Today over two billion people live without access to medicine. The cause of this global crisis are drug prices, even in the wealthiest countries. An estimated 34 million Americans have lost an acquaintance in the past five years, not because the treatment didn't exist, but because they couldn't afford it. Rising drug costs are pushing families to mortgage their homes, bankrupt old people and parents towards crowdfunding treatments for their critically ill children. There are many reasons for this crisis, but one is the outdated patent system that states like America are trying to export to the rest of the world. The original intention behind the patent system was to motivate people who invented new medicine by rewarding them with a time-limited monopoly. But today, this intention has been distorted. Corporations have teams of lawyers and lobbyists whose only job is to extend patent protection for as long as possible. Patents on drugs have grown incredibly in a very short period of time: between 2006 and 2016 they have doubled. But the real consideration is that the vast majority of medicines associated with the new drug patents are not actually new. Almost eight out of 10 are for existing ones, such as insulin or aspirin.
In a recent survey conducted by I-MAK, a non-profit organization for drug access, on the 12 best-selling drugs in America, it was discovered that, on average, there are 125 patents filed on each medicine. The higher the number of patents that a company files, the longer their monopoly unravels. And without anyone to compete with, they can set prices as they wish. And as it comes to medicines, there is no choice but to pay.
The patent wall is a strategy for blocking competition. Not for the maximum 14 years initially foreseen in the past or for the 20 years allowed by law today, but for 40 or more years. In the meantime, the prices of these drugs have continued to rise by up to 68% since 2012, and people are struggling or even dying because they cannot afford the medicines.
Now, it's not about making the pharmaceutical industry the bad guy. The most correct reflection is whether the system we have designed to promote progress is actually working as expected. drug research has been ousted in favor of the legal strategy, progress has stopped. It's like giving 100 Pulitzer Prizes to an author for the same book. The paradigm shift lies in creating a modern patent system to meet the needs of a 21st century company. And to do this, it is necessary to reinvent the patent system to serve the public, not just companies.
The co-founder of I-MAK Priti Krishtel proposes 5 reforms:
- Stop issuing so many patents. Under the Kennedy administration, in an attempt to curb rising drug costs, a member of Congress for the state of Tennessee proposed the idea that in order to obtain a new patent for the same drug, the modified version would be due. be significantly better therapeutically for patients. But due to intense lobbying, this idea has never seen the light of day. This shouldn't be controversial. As a company, we reserve big prizes for great ideas. Still, we distribute patents worth billions for small, almost insignificant changes.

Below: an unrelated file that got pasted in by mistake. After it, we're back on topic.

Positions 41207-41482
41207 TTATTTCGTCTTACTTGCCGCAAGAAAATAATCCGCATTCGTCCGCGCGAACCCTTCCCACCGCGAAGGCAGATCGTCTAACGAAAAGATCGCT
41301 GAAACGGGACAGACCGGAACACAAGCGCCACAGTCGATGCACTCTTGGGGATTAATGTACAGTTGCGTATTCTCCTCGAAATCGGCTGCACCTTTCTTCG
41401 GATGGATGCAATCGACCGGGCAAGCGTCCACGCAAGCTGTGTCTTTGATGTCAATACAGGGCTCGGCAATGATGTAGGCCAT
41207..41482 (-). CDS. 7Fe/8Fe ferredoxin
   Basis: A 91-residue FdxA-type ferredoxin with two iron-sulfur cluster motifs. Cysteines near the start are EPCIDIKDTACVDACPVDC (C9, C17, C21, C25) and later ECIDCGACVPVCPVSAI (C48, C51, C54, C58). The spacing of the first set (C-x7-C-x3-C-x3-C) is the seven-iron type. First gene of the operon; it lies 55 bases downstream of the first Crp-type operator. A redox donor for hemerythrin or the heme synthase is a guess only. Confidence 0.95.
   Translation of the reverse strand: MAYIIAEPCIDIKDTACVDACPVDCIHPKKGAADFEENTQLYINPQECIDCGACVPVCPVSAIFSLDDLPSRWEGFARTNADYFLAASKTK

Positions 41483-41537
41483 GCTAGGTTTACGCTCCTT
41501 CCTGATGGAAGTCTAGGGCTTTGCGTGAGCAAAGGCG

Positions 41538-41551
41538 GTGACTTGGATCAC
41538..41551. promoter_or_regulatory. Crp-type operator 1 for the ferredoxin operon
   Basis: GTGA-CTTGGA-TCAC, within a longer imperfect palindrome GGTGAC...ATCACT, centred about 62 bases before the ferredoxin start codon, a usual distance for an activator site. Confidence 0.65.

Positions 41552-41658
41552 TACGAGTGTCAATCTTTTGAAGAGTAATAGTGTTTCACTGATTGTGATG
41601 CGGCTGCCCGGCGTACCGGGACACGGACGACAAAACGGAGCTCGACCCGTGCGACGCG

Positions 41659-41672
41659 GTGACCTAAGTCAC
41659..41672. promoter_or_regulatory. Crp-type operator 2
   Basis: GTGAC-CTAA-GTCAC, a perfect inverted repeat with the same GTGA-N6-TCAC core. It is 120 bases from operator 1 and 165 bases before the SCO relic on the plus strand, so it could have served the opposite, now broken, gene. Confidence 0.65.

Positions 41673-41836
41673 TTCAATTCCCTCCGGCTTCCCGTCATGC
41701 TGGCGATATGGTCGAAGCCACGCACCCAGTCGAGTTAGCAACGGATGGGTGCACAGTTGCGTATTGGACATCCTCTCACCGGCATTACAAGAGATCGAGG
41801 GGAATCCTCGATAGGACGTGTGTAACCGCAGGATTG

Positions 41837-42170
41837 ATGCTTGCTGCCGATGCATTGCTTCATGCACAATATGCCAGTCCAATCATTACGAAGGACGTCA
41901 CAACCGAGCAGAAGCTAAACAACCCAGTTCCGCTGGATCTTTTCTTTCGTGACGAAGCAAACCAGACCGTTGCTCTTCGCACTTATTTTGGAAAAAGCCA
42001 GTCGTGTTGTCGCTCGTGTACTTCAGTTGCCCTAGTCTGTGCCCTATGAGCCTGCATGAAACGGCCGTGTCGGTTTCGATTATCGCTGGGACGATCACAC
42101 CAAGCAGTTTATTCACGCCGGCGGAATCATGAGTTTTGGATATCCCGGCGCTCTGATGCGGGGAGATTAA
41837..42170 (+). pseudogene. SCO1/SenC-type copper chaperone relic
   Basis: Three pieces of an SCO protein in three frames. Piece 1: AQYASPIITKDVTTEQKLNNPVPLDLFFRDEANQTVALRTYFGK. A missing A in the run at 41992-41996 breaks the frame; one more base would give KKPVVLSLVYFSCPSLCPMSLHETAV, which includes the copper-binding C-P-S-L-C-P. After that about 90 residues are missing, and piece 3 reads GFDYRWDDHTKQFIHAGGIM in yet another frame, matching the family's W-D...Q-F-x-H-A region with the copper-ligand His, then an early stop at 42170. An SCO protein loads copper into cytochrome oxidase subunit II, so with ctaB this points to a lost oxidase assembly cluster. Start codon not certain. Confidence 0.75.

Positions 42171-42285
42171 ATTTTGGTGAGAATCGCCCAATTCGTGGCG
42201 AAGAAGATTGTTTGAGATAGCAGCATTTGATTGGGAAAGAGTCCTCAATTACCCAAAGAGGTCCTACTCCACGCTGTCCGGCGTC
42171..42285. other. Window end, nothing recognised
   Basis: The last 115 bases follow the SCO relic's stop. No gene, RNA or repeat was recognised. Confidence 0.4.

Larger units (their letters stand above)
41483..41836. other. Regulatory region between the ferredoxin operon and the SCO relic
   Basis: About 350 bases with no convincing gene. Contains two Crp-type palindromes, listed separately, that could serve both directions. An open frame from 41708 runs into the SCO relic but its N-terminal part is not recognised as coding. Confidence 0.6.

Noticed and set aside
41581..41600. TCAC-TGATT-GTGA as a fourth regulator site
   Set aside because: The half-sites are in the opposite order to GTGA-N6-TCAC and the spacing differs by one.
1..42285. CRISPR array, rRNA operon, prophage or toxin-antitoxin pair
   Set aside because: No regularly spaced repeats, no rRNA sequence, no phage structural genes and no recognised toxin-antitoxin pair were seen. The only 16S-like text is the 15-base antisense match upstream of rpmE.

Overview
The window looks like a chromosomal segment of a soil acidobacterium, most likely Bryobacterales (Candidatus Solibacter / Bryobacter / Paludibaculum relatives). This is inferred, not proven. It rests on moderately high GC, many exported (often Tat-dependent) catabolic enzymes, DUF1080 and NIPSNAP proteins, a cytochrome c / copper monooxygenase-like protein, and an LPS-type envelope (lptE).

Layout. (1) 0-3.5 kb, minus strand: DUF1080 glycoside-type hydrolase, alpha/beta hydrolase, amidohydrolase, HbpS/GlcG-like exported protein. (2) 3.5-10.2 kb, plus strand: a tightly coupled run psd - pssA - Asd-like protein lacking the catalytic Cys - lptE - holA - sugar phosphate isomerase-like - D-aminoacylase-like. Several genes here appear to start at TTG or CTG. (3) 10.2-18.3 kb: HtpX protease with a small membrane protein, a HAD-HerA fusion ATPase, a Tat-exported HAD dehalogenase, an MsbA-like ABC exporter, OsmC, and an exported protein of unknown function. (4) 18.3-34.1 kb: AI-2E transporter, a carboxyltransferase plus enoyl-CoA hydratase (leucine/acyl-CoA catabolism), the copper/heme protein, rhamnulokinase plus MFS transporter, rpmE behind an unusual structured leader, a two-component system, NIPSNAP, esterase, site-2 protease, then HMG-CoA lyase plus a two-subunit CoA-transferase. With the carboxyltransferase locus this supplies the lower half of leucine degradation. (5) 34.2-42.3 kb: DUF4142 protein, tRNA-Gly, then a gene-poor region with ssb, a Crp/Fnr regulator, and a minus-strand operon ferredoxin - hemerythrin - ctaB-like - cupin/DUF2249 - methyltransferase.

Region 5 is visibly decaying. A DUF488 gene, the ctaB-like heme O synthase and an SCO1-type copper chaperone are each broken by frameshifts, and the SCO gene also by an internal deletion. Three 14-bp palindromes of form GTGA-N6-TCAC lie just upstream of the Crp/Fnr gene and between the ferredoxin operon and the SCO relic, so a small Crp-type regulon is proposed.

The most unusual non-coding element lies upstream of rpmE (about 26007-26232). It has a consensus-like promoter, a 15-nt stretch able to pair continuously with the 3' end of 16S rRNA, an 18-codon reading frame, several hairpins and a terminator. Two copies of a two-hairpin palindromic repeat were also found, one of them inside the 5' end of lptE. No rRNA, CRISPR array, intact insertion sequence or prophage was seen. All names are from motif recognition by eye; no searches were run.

- Secondly, the financial incentives of the Patent Office need to be changed. To date, the revenue of the patent office is directly related to the number of patents it grants. It is as if private prisons are being paid more to hold more people. It is natural that this leads to more incarceration. It is as if doctors were being paid more to prescribe medications. It is natural that this leads to an overmedicalization of patients. The same goes for patents.
- Third, give access to public participation. Right now, the patent system is like a black box. It's a two-way conversation between the patent office and the industry. The patent office must be opened, made clear and transparent. A dynamic center for learning and ingenuity, managed not only by technical experts and bureaucrats, but also by relevant voices in the field of public health with a passion for science. Citizens would obtain accessible information on complex technologies such as artificial intelligence or genetic editing, allowing greater knowledge and understanding that results in participation in political conversations that directly affect public health and private life.
- Fourthly, you need to get the right of objection in court. Now, after the granting of a patent, the public has no legal value. Only legal entities with a commercial interest (other pharmaceutical companies) have this right. The I-MAK organization also saved lives in India in 2006, to legally challenge patents on drugs against HIV, at a time when the epidemic broke out where hundreds of thousands were dying, because the prices some medicines were out of range. I-MAK activists managed to cut drug prices by 87%. With just three drugs, they managed to save the Indian health system half a billion dollars, cure and prevent cases for millions of individuals.
- Finally, a stronger supervisory body is needed, an independent unit that can act as a public lawyer, which regularly monitors the activities of the patent office. If a unit like this existed, it would have avoided the scandal that involved the Silicon Valley company Theranos in 2017. Before getting so many patents for blood tests and getting a nine billion dollar stock exchange valuation, when in there was actually no kind of innovation.
And this type of responsibility will become increasingly urgent in the future. Only now are important questions being asked about whether companies can sell patient data that is used to create new therapies that we don't need. The key thing to keep in mind is that it's not a game between patent holders and activists. It is such a profound misunderstanding that it affects people; the right to safeguard inventions and the right to life.